I am much persuaded by the reasoning that having made the original order of custody with the unstated but undisputable condition that such is subject to variation on changed circumstances, this court was seized with the custody issue and in the circumstances, the juvenile court could not exercise its parallel jurisdiction in the matter at first instance nor could it purport to vary the order in a matter before this court.
Thus, applying the general rule in Raath v Carikas (supra) and the approach adopted by this court over the years, the Juvenile Court had no jurisdiction to vary the order of this court as it purported to do and the resultant judgment and ruling were a nullity. The natural consequence of so ruling is that there was no appeal before us.
In a bid to save the day for the appellant, Advocate Fitches urged us to use our role as upper guardian of all minors to refer the matter to oral evidence.
Two issues immediately present themselves in the wake of this submission. The first one is that, having ruled that there is no appeal before us as the judgment and ruling appealed against were a nullity, we should immediately rise as there is no issue properly before us. To refer the matter to oral evidence in the same breath or to give any other directions in the matter will be to negate what we have just ourselves said. We cannot give directions in a non-matter.
It my view, the role of the court as upper guardian is to be used to protect the best interests of minor children. It is not a principle that can be used to grant validity to invalid proceedings all in the name of protecting the best interests of minor children.
Advocate Fitchesreferred us to the unreported judgment of the Supreme Court in Reith v Antao SC 212/91 where the Supreme Court used its role as upper guardian of minor children to examine the issue of access to the minor child by the non-custodian parent by making reference to events that had occurred after the granting of the original order. As such the court looked at the original order as if it had been varied by the interim order that was to hold until the determination of the appeal. It was in that regard that the learned judge justified the approach of the court by making reference to its role as the upper guardian of minor children and by invoking its powers to “take any other course that which may lead to the just and inexpensive settlement of the case.”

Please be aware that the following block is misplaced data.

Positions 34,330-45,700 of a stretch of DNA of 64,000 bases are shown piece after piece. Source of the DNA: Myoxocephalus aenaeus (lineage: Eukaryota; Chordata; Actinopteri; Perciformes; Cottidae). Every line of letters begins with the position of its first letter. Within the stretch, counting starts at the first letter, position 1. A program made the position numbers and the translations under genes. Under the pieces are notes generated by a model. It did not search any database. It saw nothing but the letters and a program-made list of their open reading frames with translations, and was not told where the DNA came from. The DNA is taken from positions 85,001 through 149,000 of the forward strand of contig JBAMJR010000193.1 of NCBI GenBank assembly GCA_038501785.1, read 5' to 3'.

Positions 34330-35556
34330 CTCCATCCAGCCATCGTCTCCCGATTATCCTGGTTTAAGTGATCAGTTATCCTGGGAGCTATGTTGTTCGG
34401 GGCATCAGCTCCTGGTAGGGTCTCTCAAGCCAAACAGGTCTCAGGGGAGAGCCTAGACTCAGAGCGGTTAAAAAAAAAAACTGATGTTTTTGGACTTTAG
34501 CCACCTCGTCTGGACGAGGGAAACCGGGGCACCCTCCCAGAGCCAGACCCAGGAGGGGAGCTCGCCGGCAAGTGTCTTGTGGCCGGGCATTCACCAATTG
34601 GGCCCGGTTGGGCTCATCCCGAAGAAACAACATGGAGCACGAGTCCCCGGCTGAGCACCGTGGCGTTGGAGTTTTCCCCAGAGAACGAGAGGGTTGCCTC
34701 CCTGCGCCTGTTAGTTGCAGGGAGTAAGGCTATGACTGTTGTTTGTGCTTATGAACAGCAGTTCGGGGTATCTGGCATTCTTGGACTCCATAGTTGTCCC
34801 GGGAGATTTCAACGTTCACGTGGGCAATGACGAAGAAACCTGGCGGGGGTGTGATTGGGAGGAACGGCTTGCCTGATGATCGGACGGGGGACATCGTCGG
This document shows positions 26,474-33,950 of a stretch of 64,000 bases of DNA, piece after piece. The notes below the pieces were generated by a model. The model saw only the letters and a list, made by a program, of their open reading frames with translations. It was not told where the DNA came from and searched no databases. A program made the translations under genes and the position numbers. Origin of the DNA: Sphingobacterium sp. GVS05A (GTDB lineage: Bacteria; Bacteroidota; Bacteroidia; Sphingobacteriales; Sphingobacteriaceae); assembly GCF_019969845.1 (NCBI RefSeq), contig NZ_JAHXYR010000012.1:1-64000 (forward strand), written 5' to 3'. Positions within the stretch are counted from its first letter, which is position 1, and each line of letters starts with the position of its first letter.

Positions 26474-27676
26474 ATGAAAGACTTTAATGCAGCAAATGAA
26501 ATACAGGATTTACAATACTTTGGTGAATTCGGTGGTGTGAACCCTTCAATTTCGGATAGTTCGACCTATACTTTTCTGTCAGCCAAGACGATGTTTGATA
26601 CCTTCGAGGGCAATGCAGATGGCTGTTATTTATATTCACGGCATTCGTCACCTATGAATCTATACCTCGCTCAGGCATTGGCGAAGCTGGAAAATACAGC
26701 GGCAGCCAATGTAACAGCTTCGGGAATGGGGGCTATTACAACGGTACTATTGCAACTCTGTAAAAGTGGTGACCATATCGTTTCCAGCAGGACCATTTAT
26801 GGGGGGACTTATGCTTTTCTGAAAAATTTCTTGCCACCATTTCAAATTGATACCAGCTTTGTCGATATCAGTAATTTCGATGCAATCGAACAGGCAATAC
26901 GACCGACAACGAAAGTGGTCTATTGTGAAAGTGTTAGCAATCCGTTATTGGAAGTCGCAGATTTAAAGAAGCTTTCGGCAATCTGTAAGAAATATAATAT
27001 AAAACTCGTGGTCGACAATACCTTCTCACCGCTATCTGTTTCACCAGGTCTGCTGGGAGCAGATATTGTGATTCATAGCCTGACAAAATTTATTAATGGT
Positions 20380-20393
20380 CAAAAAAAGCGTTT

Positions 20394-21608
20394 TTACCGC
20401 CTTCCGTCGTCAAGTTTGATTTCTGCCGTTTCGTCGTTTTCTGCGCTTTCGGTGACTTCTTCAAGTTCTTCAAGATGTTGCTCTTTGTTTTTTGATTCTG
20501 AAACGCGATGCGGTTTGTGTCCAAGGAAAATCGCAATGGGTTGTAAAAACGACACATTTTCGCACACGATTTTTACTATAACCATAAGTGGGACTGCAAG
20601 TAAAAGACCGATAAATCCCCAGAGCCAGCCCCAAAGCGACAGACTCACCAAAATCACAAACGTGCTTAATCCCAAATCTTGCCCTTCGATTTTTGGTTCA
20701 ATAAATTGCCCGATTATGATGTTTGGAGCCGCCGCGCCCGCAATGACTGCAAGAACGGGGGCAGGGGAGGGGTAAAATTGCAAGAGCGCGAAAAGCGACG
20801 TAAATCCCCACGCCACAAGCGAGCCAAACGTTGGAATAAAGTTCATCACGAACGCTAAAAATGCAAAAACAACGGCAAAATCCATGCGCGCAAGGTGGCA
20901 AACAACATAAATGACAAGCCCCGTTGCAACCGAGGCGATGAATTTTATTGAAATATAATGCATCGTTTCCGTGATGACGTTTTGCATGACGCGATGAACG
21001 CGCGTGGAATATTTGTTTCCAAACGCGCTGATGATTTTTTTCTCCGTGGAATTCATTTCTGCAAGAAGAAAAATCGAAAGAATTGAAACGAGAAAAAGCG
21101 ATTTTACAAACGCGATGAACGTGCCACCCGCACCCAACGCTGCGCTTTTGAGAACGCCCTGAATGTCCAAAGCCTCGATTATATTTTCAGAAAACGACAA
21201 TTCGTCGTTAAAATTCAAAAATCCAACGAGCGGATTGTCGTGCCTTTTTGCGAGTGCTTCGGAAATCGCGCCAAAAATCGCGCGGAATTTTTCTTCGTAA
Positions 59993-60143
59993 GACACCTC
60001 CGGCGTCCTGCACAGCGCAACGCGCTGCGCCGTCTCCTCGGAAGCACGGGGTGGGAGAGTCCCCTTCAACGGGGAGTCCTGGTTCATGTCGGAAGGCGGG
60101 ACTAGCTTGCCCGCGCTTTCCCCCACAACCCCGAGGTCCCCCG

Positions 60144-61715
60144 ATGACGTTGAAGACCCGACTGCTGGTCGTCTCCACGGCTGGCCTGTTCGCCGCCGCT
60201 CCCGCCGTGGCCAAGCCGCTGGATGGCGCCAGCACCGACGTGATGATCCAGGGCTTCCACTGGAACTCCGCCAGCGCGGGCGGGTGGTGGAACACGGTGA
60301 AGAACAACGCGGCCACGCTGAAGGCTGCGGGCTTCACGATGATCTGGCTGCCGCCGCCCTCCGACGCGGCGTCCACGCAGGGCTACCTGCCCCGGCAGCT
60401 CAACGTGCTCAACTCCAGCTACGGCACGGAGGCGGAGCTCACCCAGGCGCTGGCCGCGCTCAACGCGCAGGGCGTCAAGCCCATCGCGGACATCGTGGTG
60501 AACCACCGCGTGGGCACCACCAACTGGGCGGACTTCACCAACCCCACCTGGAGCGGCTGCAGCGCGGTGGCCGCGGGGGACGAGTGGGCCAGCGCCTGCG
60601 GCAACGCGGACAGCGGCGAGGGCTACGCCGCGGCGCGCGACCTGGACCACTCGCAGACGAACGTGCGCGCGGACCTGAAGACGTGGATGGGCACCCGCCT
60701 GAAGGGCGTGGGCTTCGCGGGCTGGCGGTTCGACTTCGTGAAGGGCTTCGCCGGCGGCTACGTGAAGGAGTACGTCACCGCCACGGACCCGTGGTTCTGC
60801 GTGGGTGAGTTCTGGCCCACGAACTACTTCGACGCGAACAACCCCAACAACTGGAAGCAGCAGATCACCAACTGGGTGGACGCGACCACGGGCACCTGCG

In my view, the approach by the Supreme Court in the Reith case was to use its role and other powers not to deal with a matter that was improperly before it but to expeditiously deal with the real issues in an appeal properly before the court. On that basis, I would distinguish the judgment.
It is my further view that to purport to give directions in this matter may have the adverse effect of delaying the proper ventilation of issues in the matter while the parties argue over procedure. No averment has been made in any of the papers filed of record that there is immediate danger to the life or morals of the children such that the immediate intervention of the court becomes imperative. To the extent that one can refer to custody matters as ordinary, this appears to me to be an ordinary application for variation of a custody order made some three years ago.
The second issue that arises is to which court will we refer the matter for oral evidence? Sitting as an appeal court, it is most unusual that we would then sit as a court of first instance to hear evidence in the matter. While two judges of this court may sit as a court of first instance, it is unnecessary that we do so in this matter as the matter is not properly before us and in any event, the appellant can bring a properly framed application for variation of the custody order in this court at any time.
In view of the fact that the appeal has turned on a point that was raised by appellant’s counsel and in which a concession was properly made, we shall not make an order of costs in favour of the respondent.
In the result, we make the following order:
The appeal is dismissed
Each party shall bear its own costs.
MAVANGIRA J agrees.
TK Hove and Partners, appellant’s legal practitioners.
Mhiribidi, Ngarava and Moyo, respondent’s legal practitioners.
 See Vengesai & ors v Zimbabwe Glass industries Ltd 1998 (2) ZLR 593 (H) at 596 D.
See de Klerk v de Klerk, G-S-180-80